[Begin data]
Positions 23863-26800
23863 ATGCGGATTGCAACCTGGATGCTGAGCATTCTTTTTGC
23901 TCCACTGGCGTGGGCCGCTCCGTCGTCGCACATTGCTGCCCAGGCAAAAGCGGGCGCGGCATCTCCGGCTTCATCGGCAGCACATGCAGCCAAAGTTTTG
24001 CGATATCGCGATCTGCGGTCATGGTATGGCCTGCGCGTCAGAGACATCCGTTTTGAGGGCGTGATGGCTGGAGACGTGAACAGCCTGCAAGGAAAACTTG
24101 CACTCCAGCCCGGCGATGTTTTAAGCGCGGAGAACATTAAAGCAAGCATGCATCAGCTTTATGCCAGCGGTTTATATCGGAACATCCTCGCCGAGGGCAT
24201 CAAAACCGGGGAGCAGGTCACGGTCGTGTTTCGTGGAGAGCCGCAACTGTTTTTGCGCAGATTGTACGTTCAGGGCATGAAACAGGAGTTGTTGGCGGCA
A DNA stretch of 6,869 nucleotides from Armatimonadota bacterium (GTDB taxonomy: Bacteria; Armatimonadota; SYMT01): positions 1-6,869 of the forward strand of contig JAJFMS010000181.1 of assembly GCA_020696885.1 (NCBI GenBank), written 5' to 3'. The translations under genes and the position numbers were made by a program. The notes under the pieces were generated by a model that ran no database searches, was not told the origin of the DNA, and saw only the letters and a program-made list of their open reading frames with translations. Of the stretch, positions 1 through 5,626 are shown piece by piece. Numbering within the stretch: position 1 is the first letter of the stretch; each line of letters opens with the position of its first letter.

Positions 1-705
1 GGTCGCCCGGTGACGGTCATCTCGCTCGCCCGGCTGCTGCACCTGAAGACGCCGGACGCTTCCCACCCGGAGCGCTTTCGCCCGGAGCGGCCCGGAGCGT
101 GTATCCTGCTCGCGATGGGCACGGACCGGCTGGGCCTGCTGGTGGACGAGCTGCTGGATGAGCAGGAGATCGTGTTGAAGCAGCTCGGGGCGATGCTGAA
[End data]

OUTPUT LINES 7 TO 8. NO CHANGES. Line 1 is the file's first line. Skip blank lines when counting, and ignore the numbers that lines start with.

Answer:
A DNA stretch of 6,869 nucleotides from Armatimonadota bacterium (GTDB taxonomy: Bacteria; Armatimonadota; SYMT01): positions 1-6,869 of the forward strand of contig JAJFMS010000181.1 of assembly GCA_020696885.1 (NCBI GenBank), written 5' to 3'. The translations under genes and the position numbers were made by a program. The notes under the pieces were generated by a model that ran no database searches, was not told the origin of the DNA, and saw only the letters and a program-made list of their open reading frames with translations. Of the stretch, positions 1 through 5,626 are shown piece by piece. Numbering within the stretch: position 1 is the first letter of the stretch; each line of letters opens with the position of its first letter.

Positions 1-705